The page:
Several staff members resigned or were suspended because of their roles in the escape. Mitchell pleaded guilty to a felony and a misdemeanor, and was sentenced to two and a third to seven years in prison and ordered to pay almost $80,000 in restitution for repairs to the prison. She has been denied parole twice. A correctional officer, Gene Palmer, was sentenced to six months in jail, of which he served four.

It was one of the biggest crime stories of the decade-two deadly killers, desperate and on the run. After months of planning, Ricky Matt and David Sweat cut, chopped, coerced, and connived their way out of a maximum-security prison in the wilderness of upstate New York and managed to elude police for three weeks, sending the region into lockdown and keeping the entire country on edge. The media called it "a bold escape for the ages," and veteran true-crime writer Michael Benson leads us along the story's every wild path to dig out a tale of adventure, psychology, sex, and brutality.

Escape from Dannemora examines the strange case of Joyce Mitchell, the long-time prison employee who had a sexual relationship with at least one of the killers, and who smuggled them tools and aided in the escape, while they cooked up a plan to kill her husband. In the end, Benson looks closely at conditions at the Clinton Correctional Facility in Dannemora, New York, a crumbling Gothic pile now under investigation for charges of drug trafficking and brutality.

"I initially had reservations about (the series) because of what a repugnant human being Sweat is," Akshar wrote, replying to a New York Post article about a recent interview with former prison worker Joyce Mitchell, who aided with Sweat and Matt's escape. "(Director Ben Stiller) is doing a great job at telling the story that Mitchell helped orchestrate. IMO she should stop complaining and making excuses and pay her debt to society quietly."

In two interviews with the New York Post, Mitchell. who is incarcerated at Bedford Hills Correctional Facility, denied she had consensual sex with David Sweat and Richard Matt, whom she helped escape from Clinton Correctional Facility in June 2015. The 23-day manhunt that was launched for the escapees resulted in the Sweat being recaptured and Matt being shot to death.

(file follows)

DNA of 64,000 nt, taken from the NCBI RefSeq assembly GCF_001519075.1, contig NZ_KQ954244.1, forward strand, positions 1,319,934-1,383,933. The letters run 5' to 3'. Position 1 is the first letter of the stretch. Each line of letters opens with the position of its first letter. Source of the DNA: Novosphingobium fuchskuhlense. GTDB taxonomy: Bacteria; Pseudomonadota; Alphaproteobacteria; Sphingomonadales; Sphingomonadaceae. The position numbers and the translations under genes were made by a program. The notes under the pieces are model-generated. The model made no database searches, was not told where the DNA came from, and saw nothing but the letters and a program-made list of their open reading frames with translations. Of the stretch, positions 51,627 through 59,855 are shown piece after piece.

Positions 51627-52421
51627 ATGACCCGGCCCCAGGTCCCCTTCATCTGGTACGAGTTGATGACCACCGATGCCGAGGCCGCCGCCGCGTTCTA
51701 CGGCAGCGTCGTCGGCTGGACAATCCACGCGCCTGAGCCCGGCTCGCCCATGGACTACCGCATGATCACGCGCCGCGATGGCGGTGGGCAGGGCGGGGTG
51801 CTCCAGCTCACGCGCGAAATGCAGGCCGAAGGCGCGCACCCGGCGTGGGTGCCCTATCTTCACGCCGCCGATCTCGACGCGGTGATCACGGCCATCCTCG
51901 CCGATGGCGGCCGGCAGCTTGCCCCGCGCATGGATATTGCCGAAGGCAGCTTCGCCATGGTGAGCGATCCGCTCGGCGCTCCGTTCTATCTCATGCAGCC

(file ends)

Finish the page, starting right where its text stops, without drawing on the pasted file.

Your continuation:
Released in June 2016, the report, from Inspector General Catherine Leahy Scott, was used as the source material for the miniseries. Stiller said prior to the report, he rejected the idea of the seven-part series, because there were not enough information on the escape. His feeling changed after the report was released.

The IG report noted that Mitchell began working at Dannemora in 2008 as an Industrial Training Supervisor. In November 2013, she was assigned to Tailor Shop 1 where she remained until the day of the escape.

"In Sweat's absence," the report continued. "Matt also began to focus greater personal attention on Mitchell. Mitchell recalled that Matt became 'flirtatious;' he "made me feel special." More significantly, Matt began asking more favors of Mitchell, revealing her willingness to break prison rules for his benefit and laying the foundation for the escape nine months later."

"Moreover, despite her claims to the contrary, Mitchell took steps consistent with a plan tomurder Lyle Mitchell. Within days of the escape, Mitchell admitted, she accepted from Matt 'two pills' which she assumed were painkillers prison medical staff had prescribed him for his sciatica. The plan, according to Mitchell, was that on the night of the escape, she would surreptitiously administer the pills to her husband to put him into a sound sleep, pick up Matt and Sweat outside the prison, then return home where Matt would murder Lyle Mitchell."